LLVM is super cool and incredibly powerful. For my compilers course this past semester, we had to implement an optimization pass on LLVM IR to remove trivially dead code.

Our pass took a snippet of C code (like seen below) and identified the dead lines of code (the lines that contribute nothing to the result).

int foo() {
int a = 7;
int b = a + 2;
int c = b - a; // dead
int d = c / a; // dead
return b;

Using a well-known liveness/data-flow algorithm, dead variables can be computed, and subsequently removed from the LLVM IR. The algorithm involved building up sets (which I stored as LLVM::BitVector) to represents each variable’s uses, definitions, successors. Those could be used to iteratively generate and understand the data flow (the inSets and outSets), which iteratively uncovered code that was trivially dead. Using the LLVM API, lines of the LLVM IR could be removed from the source. This process would be run until convergence, at which point we’ve (hopefully) eliminated all the dead code!

out[n] = ∪ in[s]
in[n] = use[n] ∪ (out[n] – def[n])

Throughout this project I learned a lot about C++ development, as well as interfacing with a powerful framework such as LLVM. Below are some tips i’ve gathered while working through this assignment!

Parsing out the name of an LLVM Value

The LLVM IR assigns virtual registers to instructions sequentially as needed. As a result, you can’t simply get the name of an instruction (using i->getName(), generally returned nothing, or <badref>). The assignment required we capture those instruction names to do further calculation. The workaround is to utilize llvm’s ostream class. To print the virtual register of some instruction instr (i.e %0 = icmp slt i32 %a, %b) you can do the following. Note that Instruction is a subclass of Value in LLVM.

std::string str;
llvm::raw_string_ostream instruction_name(str); instr->printAsOperand(instruction_name, false);
outs() << "The Name: " << instruction_name.str() << "\n";
// prints: %0

I ended up creating a function to run this operation whenever needed.

// Helper: Returns a value as its string virtual register representation
string valueToString(Value val) {
std::string str;
llvm::raw_string_ostream instruction_name(str);
val->printAsOperand(instruction_name, false);
return instruction_name.str();

Utilize Existing Passes

Just because we’re building an IR pass, doesn’t mean we can’t utilize existing ones! To remove trivially dead code it is important to understand the predecessor and successor blocks for a block of code you’re dealing with. I also had to conceptualize where PHI blocks could be used. For this, I found a graphical representation was very helpful. Luckily, one such pass in LLVM lets you do just that!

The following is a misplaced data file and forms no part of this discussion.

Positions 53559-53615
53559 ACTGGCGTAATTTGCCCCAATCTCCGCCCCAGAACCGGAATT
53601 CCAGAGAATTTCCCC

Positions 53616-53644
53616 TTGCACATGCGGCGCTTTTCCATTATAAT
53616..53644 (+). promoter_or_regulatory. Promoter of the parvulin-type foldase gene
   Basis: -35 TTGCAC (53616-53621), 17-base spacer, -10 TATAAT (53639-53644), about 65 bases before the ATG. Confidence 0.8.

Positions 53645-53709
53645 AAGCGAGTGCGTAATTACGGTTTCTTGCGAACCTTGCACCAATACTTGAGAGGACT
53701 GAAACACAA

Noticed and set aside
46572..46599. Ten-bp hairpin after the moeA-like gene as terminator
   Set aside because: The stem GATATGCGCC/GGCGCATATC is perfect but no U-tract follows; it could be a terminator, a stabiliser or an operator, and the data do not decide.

path/to/bin/opt -O0 -dot-cfg -mem2reg ./<your .ll file> -o result.ll
dot -Tpng .result.dot -o out.png


This photo is the output of the dot command above!

There’s plenty more useful built in Analysis and Transform Passes - I’ll let you take a look!

Encode line numbers into LLVM source

Debugging code is never fun. Debugging LLVM passes are really not fun. Thankfully the LLVM website has a giant page titled Source Level Debugging with LLVM - a page I appreciated a lot during this project. My favorite section was Object lifelines and Scoping, where it is explained how to encode line numbers into LLVM source from a compiled C program. This is amazing to me, and really demonstrates the power and extensibility of LLVM!

C++ “Debug” Mode

This is less an LLVM tip, and more so just a C++ tip in general. I had lots of print statements helping me debug my bitvectors along the way.

This is just a snippet of my debug messages…I know - a mess. It was, however, a good way to get feedback on the assignment and compare my output with what I expected to get after running the algorithm by hand.

============== USES/SUCCESSOR START ==================
0: var_uses: 0000000000 var_defs:0100000000 successors_instrs.: 0100000000
1: var_uses: 0100000000 var_defs:0010000000 successors_instrs.: 0010000000
2: var_uses: 1100000000 var_defs:0001000000 successors_instrs.: 0001000000
3: var_uses: 0001000000 var_defs:0000100000 successors_instrs.: 0000100000
[+++] Beginning to find successor for: 4
[---] %6 (instruction 5)
[---] %7 (instruction 6)
4: var_uses: 0000100000 var_defs:0000000000 successors_instrs.: 0000011000
[+++] Beginning to find successor for: 5
[---] %8 (instruction 7)
5: var_uses: 0000000000 var_defs:0000000000 successors_instrs.: 0000000100
[+++] Beginning to find successor for: 6
[---] %8 (instruction 7)
6: var_uses: 0000000000 var_defs:0000000000 successors_instrs.: 0000000100
7: var_uses: 0100000000 var_defs:0000010000 successors_instrs.: 0000000010
8: var_uses: 0000010000 var_defs:0000000000 successors_instrs.: 0000000000

============== USES/SUCCESSOR END =====================

============== CONVERGENCE LOOP START ==================
8: outSet: 0000000000 inSet: 0000010000
7: outSet: 0000010000 inSet: 0100000000
6: outSet: 0100000000 inSet: 0100000000
5: outSet: 0100000000 inSet: 0100000000
4: outSet: 0100000000 inSet: 0100100000

To suppress this output I utilized C++ macros. At the top of my .cpp file I placed:

// =========================================

#define DEBUG_MSG(str) do { outs() << str; } while(false)
#define DEBUG_MSG(str) do { } while (false)

All of my debug statements were wrapped in DEBUG_MSG()

DEBUG_MSG("[!] ERROR in varNameToBit with varName: "<< varName<<"\n");

and thus could easily be toggled on and off! There’s probably a more “correct” way to do this, but I found this solution simple and effective.